Grease poured down the drain causing problems in Charlottetown sewers

Don't put fat, oil or grease from cooking down the drain because it could make your toilet back up and it causes larger sewer problems, warn Charlottetown city officials.

Pipes clogged with fat can mean sewer back ups and costly cleanup, city officials say

It's best to put grease in the compost instead of down the drain, city officials say. (CBC)

Don't put fat, oil or grease from cooking down the drain because it could make your toilet back up and it causes larger sewer problems, warn Charlottetown city officials.

Balls of fat — or fatbergs — clogging pipes is an issue in Charlottetown, similar to other cities, says Richard MacEwen, manager of the water and sewer utility. 

He said it starts at kitchen sinks and causes clogs in sewer mains and goes all the way to the wastewater treatment plant where it becomes a problem in the pumps and equipment.

"That fat turns into a liquid in your frying pan, but it solidifies," MacEwen said. "That same solid material, it solidifies in your home pipes and out in our sewer network, as well."

Liquid fat will harden in pipes

"You think that it's a nice liquid when you're pouring it down the sink. You're maybe using hot water, but that hot water is going to cool off and those fat, oils, and greases are going to separate out."

On the top is a clear pipe in Charlottetown and below is a pipe with fat buildup. (City of Charlottetown)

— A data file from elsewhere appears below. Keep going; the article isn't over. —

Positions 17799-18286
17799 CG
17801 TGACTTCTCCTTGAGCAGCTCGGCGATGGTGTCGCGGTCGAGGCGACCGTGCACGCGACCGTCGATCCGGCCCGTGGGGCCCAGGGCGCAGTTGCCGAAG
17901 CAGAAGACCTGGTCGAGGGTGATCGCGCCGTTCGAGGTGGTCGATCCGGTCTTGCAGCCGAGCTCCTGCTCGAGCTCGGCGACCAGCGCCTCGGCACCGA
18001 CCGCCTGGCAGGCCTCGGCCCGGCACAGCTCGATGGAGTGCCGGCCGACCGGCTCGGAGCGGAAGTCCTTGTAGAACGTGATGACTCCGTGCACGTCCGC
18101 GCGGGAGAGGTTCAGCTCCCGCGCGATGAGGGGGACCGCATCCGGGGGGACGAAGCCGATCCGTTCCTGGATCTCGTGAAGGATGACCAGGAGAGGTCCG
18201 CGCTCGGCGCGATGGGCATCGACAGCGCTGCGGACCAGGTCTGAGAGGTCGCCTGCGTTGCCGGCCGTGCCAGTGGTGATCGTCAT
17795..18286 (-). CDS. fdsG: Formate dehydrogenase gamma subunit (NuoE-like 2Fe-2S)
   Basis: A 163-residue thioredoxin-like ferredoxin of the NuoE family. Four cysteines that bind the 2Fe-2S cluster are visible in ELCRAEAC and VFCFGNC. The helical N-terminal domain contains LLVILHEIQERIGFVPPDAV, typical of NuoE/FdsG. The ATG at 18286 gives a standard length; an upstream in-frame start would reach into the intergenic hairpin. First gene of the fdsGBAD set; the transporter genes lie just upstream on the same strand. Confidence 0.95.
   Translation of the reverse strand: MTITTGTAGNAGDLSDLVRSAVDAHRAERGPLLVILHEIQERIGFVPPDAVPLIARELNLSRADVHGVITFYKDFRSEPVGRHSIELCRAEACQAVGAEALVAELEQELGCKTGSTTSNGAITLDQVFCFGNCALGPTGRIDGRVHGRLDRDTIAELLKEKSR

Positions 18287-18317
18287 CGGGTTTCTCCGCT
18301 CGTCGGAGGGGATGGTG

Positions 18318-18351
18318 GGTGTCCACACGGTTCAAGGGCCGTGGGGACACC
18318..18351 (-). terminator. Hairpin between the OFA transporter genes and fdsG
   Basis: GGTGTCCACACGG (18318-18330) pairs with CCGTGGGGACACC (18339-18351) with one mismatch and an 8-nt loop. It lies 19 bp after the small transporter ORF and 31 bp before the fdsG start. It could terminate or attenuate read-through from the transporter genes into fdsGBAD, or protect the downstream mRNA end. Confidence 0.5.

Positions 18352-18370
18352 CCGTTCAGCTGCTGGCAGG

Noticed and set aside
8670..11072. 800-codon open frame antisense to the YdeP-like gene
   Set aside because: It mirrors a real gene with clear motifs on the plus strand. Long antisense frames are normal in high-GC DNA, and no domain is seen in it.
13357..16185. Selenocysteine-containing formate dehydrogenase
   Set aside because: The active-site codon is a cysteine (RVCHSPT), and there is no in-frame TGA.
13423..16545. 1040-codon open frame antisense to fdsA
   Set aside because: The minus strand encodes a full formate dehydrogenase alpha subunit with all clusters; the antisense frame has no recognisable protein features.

MacEwen recommends putting fat in the compost by pouring it from the pan into a cereal box lined with paper.

MacEwen said blockages cost the city time and thousands of dollars to keep the fat out of the system and can cause a sewer backup in homes because other material can't flow out. 

Toilet backups 

"Everybody prefers to know that when they flush their toilet, those materials are going to make it out to the wastewater treatment plant."

Richard MacEwen, Charlottetown's manager of the water and sewer utility, says the effects of fat in the sewer system costs the city thousands of dollars per year. (Krystalle Ramlakhan/CBC)

The city said it deals with about one grease related sewer problem per month where staff need to respond to assist customers with troubles in the main sewer line. The city also has an annual sewer flushing program and certain areas are looked at more often for maintenance. Equipment at the treatment plant is cleaned out weekly because of issues related to fat, oils and grease.

Can affect a whole area

MacEwen said a blockage can affect a whole area at once if the sewer main is clogged, meaning all of the customers from that point upstream are not able to flush their toilets and get rid of their wastewater. In that situation, a crew would be dispatched to remove the material. 

The city said people are responsible for managing blockages they may experience in their own sewer laterals. 


Krystalle Ramlakhan is a multi-platform journalist with CBC Ottawa. She has also worked for CBC in P.E.I., Winnipeg and Iqaluit.